Market calm emerges amid China angst

August 14 01:08 2015

After two days of turbulence caused by China’s surprise intervention in currency markets, global markets flashed signs of stability Thursday as stocks around the globe rebounded after China slowed the pace of yuan depreciation and its central bank took steps to reassure markets.2013-11-04T131020Z_8_CBRE99U0VX000_RTROPTP_3_MARKETS-STOCKS_original

The stock market rebound began in China, where the Shanghai composite jumped 1.8%. Stocks also rose 1% in Tokyo and rebounded sharply in Europe after the worst day of the year on Wednesday. Around 9:30 a.m. ET, Germany’s DAX, which tumbled more than 3% yesterday, was 1.3% higher, while stocks in the CAC 40 in Paris were up 1.6% and shares of London’s FTSE gained 0.1%.

U.S. stocks, which dove sharply Wednesday only to rebound and end higher, were higher in afternoon trading as the Dow Jones industrial average was up 0.4%  and the Standard & Poor’s 500 index gained 0.2%. The Nasdaq posted a 0.4% gain. The fear is that China’s economy is slowing more than expected and that U.S. companies that do business there would be hurt by a stronger dollar related to the yuan depreciation, which would dent sales of U.S. products in China.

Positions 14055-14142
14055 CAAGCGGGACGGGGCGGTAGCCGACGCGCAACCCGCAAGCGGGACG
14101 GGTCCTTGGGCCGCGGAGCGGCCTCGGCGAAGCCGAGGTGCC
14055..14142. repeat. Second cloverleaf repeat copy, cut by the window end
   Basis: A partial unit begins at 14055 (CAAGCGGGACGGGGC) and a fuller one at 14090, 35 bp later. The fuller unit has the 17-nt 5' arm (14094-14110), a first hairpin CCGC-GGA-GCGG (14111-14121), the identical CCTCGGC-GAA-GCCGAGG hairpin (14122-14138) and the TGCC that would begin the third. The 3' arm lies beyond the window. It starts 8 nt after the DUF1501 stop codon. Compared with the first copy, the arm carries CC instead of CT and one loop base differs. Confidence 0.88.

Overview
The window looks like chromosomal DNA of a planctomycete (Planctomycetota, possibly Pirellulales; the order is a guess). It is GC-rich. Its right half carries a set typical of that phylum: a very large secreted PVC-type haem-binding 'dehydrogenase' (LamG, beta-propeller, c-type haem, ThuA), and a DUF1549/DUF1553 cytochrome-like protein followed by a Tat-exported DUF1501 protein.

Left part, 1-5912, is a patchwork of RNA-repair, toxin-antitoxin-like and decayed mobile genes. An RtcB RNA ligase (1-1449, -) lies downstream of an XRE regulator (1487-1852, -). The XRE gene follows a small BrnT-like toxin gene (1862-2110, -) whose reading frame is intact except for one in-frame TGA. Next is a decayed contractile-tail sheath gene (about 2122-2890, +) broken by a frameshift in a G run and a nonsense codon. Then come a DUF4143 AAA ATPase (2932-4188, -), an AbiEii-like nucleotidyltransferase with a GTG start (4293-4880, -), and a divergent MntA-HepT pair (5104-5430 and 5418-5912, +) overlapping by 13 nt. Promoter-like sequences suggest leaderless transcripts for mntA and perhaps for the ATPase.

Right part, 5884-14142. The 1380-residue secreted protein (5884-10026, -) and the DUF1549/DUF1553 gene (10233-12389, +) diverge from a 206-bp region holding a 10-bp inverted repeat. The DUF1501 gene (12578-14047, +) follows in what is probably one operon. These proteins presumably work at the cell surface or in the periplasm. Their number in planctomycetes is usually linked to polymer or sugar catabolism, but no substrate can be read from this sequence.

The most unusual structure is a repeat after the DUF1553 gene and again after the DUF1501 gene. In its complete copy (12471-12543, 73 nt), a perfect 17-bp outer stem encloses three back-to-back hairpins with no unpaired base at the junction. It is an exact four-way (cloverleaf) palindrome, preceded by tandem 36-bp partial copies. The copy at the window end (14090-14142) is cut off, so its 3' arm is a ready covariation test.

China reduced the value of its currency, the yuan, vs. the dollar for a third straight day, but at a slower pace. The People’s Bank of China “fixed” the rate of the yuan vs. the dollar down another 1% Thursday, which was smaller than Tuesday’s 1.9% devaluation and Wednesday’s 1.6% reduction, and close to last night’s close. The PBoC also “dismissed claims it intended to weaken the yuan by 10% to support exports as ‘nonsense,’” according to Barclays.

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